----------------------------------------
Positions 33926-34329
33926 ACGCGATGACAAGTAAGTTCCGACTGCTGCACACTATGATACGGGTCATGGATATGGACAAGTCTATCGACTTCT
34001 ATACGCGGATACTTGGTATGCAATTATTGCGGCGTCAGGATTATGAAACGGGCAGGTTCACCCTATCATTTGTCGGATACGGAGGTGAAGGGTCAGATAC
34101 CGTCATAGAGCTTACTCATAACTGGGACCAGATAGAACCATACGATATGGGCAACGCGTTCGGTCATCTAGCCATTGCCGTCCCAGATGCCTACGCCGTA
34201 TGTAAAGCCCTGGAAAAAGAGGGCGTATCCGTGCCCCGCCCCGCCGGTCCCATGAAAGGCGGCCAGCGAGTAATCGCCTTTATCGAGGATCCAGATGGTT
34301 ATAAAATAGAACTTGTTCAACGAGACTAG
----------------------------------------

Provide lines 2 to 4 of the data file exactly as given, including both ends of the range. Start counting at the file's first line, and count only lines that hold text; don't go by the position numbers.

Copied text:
33926 ACGCGATGACAAGTAAGTTCCGACTGCTGCACACTATGATACGGGTCATGGATATGGACAAGTCTATCGACTTCT
34001 ATACGCGGATACTTGGTATGCAATTATTGCGGCGTCAGGATTATGAAACGGGCAGGTTCACCCTATCATTTGTCGGATACGGAGGTGAAGGGTCAGATAC
34101 CGTCATAGAGCTTACTCATAACTGGGACCAGATAGAACCATACGATATGGGCAACGCGTTCGGTCATCTAGCCATTGCCGTCCCAGATGCCTACGCCGTA